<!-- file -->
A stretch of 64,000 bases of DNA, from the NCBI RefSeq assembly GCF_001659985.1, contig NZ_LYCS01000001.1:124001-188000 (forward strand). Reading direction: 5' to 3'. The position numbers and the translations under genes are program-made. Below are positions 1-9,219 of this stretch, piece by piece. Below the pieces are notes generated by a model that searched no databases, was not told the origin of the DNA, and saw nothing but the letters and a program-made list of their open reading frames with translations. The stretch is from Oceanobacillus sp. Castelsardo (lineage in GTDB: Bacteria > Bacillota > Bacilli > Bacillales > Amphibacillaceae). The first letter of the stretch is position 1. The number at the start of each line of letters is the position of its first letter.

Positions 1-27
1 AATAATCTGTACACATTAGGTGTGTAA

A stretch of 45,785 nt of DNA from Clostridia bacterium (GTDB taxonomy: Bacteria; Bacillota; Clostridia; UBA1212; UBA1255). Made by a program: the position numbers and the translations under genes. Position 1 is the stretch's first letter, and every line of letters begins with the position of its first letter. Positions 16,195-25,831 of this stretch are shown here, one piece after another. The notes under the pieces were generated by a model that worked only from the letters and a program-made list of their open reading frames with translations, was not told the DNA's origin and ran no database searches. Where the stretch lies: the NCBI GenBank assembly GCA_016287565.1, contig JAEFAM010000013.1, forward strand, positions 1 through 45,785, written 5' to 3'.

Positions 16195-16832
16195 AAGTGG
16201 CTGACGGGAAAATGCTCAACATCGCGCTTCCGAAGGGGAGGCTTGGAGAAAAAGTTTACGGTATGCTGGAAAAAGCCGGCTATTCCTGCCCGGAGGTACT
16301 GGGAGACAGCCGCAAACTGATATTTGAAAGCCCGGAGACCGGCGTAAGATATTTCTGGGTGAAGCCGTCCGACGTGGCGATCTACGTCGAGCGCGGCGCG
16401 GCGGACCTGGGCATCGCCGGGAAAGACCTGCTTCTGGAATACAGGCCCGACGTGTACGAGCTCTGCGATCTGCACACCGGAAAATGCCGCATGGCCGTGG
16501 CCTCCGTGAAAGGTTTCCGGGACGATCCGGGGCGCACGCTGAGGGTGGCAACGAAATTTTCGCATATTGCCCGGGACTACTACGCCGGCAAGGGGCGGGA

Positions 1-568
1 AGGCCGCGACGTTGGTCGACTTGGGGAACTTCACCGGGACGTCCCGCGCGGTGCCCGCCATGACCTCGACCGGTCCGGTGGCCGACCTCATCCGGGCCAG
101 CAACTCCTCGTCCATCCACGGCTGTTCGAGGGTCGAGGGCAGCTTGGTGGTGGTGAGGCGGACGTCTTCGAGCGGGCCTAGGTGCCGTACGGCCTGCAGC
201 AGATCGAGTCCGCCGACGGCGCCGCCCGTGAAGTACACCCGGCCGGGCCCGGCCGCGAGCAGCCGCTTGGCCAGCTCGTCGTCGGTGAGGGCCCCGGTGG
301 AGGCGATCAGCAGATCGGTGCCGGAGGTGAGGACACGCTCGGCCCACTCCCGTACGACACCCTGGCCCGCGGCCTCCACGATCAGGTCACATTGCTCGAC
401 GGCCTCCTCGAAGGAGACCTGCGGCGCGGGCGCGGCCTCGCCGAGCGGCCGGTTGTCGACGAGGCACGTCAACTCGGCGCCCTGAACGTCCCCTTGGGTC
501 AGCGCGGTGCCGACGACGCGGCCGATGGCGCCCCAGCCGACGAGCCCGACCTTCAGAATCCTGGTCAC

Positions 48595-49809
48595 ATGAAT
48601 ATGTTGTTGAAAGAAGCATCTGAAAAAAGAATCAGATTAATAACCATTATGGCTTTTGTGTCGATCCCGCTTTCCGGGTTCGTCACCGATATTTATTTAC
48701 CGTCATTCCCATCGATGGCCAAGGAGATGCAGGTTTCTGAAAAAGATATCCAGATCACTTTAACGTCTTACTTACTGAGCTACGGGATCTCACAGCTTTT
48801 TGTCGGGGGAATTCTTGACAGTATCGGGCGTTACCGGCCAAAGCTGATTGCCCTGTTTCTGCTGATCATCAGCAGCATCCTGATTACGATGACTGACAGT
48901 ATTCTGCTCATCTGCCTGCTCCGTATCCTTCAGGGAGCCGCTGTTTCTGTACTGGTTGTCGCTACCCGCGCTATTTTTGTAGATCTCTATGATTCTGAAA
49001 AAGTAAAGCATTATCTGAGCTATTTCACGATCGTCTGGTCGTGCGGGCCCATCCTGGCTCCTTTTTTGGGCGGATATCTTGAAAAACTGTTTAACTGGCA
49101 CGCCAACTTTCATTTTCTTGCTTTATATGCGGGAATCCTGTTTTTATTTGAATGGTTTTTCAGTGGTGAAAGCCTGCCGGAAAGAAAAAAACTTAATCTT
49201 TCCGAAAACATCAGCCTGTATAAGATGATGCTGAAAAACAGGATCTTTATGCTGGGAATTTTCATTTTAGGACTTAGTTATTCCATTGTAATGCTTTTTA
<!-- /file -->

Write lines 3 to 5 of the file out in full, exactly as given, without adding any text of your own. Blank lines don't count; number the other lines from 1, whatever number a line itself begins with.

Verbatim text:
1 AATAATCTGTACACATTAGGTGTGTAA

A stretch of 45,785 nt of DNA from Clostridia bacterium (GTDB taxonomy: Bacteria; Bacillota; Clostridia; UBA1212; UBA1255). Made by a program: the position numbers and the translations under genes. Position 1 is the stretch's first letter, and every line of letters begins with the position of its first letter. Positions 16,195-25,831 of this stretch are shown here, one piece after another. The notes under the pieces were generated by a model that worked only from the letters and a program-made list of their open reading frames with translations, was not told the DNA's origin and ran no database searches. Where the stretch lies: the NCBI GenBank assembly GCA_016287565.1, contig JAEFAM010000013.1, forward strand, positions 1 through 45,785, written 5' to 3'.

Positions 16195-16832